+ 257 Raelism, also known as Raelianism or the Raelian movement, is a UFO religion that was founded in 1974 by Claude Vorilhon, now known as Rael. It is numerically the world's largest UFO religion. Swiss


+ 354 He would also say: Everything is placed in pledge, and a net is spread over all the living. The store is open, the storekeeper extends credit, the account-book lies open, the hand writes, and all who wish to borrow may come and borrow. The collection-officers make their rounds every day and exact payment from man, with his knowledge and without his knowledge. Their case is well founded, the judgement is a judgement of truth, and ultimately, all is prepared for the feast. Pirkei Avot 3:16


+ 300 The overwhelming consensus is that the traditions contained within the epistle can confidently be traced to James the Just. That would make James’s epistle arguably one of the most important books in the New Testament. Because one sure way of uncovering what Jesus may have believed is to determine what his brother James believed. The first thing to note about James’s epistle is its passionate concern with the plight of the poor. This, in itself, is not surprising. The traditions all paint James as the champion of the destitute and dispossessed; it is how he earned his nickname, “the Just.” The Jerusalem assembly was founded by James upon the principle of service to the poor. There is even evidence to suggest that the first followers of Jesus who gathered under James’s leadership referred to themselves collectively as “the poor.” Reza Aslan, Zealot: The Life and Times of Jesus of Nazareth


+ 257 Erets Yisrael is the navel of the world, and Jerusalem is its center, and the Bet ha Mikdash is at the center of Jerusalem, and the Holy of Holies is at its center, and the Holy Ark is at the center of the Holy of holies, and in front of it is the Foundation Stone on which the world was founded. The Midrash


+ 241 The greater the state, the more wrong and cruel its patriotism, and the greater is the sum of suffering upon which its power is founded. Leo Tolstoy


+ 224 A kingdom founded on injustice never lasts. Lucius Annaeus Seneca


+ 359 When we speak of man, we have a conception of humanity as a whole, and before applying scientific methods to the investigation of his movement we must accept this as a physical fact. But can anyone doubt to-day that all the millions of individuals and all the innumerable types and characters constitute an entity, a unit? Though free to think and act, we are held together, like the stars in the firmament, with ties inseparable. These ties cannot be seen, but we can feel them. I cut myself in the finger, and it pains me: this finger is a part of me. I see a friend hurt, and it hurts me, too: my friend and I are one. And now I see stricken down an enemy, a lump of matter which, of all the lumps of matter in the universe, I care least for, and it still grieves me. Does this not prove that each of us is only part of a whole? For ages this idea has been proclaimed in the consummately wise teachings of religion, probably not alone as a means of insuring peace and harmony among men, but as a deeply founded truth. The Buddhist expresses it in one way, the Christian in another, but both say the same: We are all one. Metaphysical proofs are, however, not the only ones which we are able to bring forth in support of this idea. Science, too, recognizes this connectedness of separate individuals, though not quite in the same sense as it admits that the suns, planets, and moons of a constellation are one body, and there can be no doubt that it will be experimentally confirmed in times to come, when our means and methods for investigating psychical and other states and phenomena shall have been brought to great perfection. Still more: this one human being lives on and on. The individual is ephemeral, races and nations come and pass away, but man remains. Therein lies the profound difference between the individual and the whole. Nikola Tesla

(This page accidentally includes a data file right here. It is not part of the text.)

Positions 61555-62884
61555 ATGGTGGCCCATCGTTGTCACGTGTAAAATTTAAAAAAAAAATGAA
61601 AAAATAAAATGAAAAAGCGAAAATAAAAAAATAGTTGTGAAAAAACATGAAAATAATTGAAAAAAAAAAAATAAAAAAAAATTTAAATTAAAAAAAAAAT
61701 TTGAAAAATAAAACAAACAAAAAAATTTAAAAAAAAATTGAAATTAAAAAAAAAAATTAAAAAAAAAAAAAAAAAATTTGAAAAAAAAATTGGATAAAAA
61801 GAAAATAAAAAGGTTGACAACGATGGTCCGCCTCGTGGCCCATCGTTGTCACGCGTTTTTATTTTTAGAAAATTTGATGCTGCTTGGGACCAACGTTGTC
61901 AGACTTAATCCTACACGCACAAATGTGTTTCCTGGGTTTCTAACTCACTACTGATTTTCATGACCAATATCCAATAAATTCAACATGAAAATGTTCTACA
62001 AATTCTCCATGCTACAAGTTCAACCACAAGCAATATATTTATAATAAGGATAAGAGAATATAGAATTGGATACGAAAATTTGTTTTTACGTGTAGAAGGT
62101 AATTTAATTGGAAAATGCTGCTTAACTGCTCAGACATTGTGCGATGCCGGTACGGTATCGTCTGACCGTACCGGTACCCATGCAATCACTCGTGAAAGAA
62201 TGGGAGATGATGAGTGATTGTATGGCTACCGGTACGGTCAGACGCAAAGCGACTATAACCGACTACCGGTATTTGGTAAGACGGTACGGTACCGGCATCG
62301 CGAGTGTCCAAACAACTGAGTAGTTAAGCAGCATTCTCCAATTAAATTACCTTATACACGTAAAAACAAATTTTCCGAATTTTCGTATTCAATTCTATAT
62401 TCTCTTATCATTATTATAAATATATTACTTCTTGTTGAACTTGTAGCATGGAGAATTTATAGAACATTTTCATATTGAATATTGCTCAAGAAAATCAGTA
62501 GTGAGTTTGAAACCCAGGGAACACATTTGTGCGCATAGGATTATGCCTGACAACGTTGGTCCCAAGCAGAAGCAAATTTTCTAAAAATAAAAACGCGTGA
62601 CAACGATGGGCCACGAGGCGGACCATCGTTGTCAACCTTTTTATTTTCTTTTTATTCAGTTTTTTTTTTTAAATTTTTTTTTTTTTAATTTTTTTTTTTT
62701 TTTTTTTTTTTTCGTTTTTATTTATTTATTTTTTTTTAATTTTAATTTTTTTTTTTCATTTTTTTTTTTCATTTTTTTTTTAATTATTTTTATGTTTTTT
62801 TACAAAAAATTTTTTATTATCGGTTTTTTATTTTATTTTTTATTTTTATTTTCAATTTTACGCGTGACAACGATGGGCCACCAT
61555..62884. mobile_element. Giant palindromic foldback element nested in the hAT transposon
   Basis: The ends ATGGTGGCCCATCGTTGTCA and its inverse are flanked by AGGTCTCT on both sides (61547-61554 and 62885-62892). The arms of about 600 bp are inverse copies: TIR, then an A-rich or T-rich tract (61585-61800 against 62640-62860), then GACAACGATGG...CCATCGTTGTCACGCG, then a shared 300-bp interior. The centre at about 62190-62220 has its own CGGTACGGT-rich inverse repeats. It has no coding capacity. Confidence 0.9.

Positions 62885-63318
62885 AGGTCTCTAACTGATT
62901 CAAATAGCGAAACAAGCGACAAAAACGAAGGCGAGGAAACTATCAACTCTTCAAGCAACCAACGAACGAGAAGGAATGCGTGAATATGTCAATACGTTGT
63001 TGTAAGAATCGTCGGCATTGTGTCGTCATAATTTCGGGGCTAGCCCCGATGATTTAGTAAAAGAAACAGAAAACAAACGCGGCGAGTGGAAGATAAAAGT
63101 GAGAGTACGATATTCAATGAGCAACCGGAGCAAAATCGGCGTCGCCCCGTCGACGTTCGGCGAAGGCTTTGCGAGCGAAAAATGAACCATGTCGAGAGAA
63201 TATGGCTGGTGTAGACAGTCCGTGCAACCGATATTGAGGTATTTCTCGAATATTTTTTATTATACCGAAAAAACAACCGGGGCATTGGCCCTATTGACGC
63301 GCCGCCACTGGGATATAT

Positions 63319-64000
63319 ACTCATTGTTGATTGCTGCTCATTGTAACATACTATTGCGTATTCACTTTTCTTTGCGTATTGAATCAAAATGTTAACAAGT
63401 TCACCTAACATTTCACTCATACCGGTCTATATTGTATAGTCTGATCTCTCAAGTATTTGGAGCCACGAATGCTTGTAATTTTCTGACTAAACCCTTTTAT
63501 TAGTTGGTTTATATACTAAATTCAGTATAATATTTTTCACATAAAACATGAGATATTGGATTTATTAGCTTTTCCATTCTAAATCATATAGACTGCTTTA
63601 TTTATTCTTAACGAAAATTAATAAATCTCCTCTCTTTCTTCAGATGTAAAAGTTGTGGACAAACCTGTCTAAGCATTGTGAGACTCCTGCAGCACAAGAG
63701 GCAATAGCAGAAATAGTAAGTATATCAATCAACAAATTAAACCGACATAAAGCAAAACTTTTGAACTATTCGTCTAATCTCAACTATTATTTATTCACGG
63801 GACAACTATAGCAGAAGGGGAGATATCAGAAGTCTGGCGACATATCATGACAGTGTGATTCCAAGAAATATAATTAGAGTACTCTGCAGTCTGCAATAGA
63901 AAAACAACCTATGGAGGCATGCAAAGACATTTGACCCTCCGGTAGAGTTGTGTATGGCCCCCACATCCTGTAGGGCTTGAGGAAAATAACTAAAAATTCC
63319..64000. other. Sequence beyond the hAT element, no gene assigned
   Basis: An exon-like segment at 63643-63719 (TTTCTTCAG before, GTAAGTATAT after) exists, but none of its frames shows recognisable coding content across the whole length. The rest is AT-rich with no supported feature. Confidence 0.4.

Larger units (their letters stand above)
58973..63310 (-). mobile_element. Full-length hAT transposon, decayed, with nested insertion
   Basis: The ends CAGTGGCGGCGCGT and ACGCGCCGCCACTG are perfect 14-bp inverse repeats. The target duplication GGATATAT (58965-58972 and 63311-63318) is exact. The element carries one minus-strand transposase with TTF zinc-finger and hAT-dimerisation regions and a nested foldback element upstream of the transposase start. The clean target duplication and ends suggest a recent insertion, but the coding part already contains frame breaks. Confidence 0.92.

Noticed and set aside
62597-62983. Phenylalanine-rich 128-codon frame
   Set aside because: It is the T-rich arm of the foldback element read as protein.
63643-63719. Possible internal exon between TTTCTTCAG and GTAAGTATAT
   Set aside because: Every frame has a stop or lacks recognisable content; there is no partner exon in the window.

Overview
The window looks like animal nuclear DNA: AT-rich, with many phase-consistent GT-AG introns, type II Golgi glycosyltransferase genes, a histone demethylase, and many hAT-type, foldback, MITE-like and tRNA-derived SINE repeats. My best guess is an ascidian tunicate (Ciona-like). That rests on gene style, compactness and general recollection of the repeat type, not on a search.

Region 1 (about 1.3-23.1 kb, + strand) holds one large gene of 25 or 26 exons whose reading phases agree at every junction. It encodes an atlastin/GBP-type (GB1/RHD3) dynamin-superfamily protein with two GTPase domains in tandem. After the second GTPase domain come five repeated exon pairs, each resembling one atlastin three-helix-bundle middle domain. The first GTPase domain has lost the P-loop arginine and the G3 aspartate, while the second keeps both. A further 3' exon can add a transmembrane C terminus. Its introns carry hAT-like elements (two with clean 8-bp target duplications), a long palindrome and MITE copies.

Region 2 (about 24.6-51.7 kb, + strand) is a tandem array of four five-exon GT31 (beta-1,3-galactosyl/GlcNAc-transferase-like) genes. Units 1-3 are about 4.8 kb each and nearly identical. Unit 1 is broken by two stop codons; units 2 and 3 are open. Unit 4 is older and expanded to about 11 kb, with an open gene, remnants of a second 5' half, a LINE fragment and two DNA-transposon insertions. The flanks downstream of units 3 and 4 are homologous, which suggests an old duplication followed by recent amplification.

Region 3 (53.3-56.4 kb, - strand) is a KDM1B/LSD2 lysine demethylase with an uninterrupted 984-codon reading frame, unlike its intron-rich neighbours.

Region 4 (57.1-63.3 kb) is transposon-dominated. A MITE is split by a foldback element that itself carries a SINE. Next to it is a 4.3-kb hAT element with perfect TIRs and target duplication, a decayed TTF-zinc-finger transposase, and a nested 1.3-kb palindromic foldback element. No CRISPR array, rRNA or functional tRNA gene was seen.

+ 322 There is no conflict between the ideal of religion and the ideal of science, but science is opposed to theological dogmas because science is founded on fact. To me, the universe is simply a great machine which never came into being and never will end. The human being is no exception to the natural order. Man, like the universe, is a machine. Nothing enters our minds or determines our actions which is not directly or indirectly a response to stimuli beating upon our sense organs from without. Owing to the similarity of our construction and the sameness of our environment, we respond in like manner to similar stimuli, and from the concordance of our reactions, understanding is barn. In the course of ages, mechanisms of infinite complexity are developed, but what we call "soul " or "spirit," is nothing more than the sum of the functionings of the body. When this functioning ceases, the "soul" or the "spirit" ceases likewise. Nikola Tesla


+ 342 There is no conflict between the ideal of religion and the ideal of science, but science is opposed to theological dogmas because science is founded on fact. To me, the universe is simply a great machine which never came into being and never will end. The human being is no exception to the natural order. Man, like the universe, is a machine. Nikola Tesla


+ 158 Behold, I am going to rain down at this time tomorrow a very heavy hail, the likes of which has never been in Egypt from the day of its being founded until now. Shemot 9:18


+ 140 You shall bring them and plant them on the mount of Your heritage, directed toward Your habitation, which You made, O Lord; the sanctuary, O Lord, which Your hands founded. Shemot 15:17


+ 101 Meyer [sic] Amschel Rothschild, who founded the great international banking house of Rothschild which, through its affiliation with the European Central Banks, still dominates the financial policies of practically every country in the world, said: ‘Permit me to issue and control the money of a nation, and I care not who makes its laws.’ Mayer Amschel Rothschild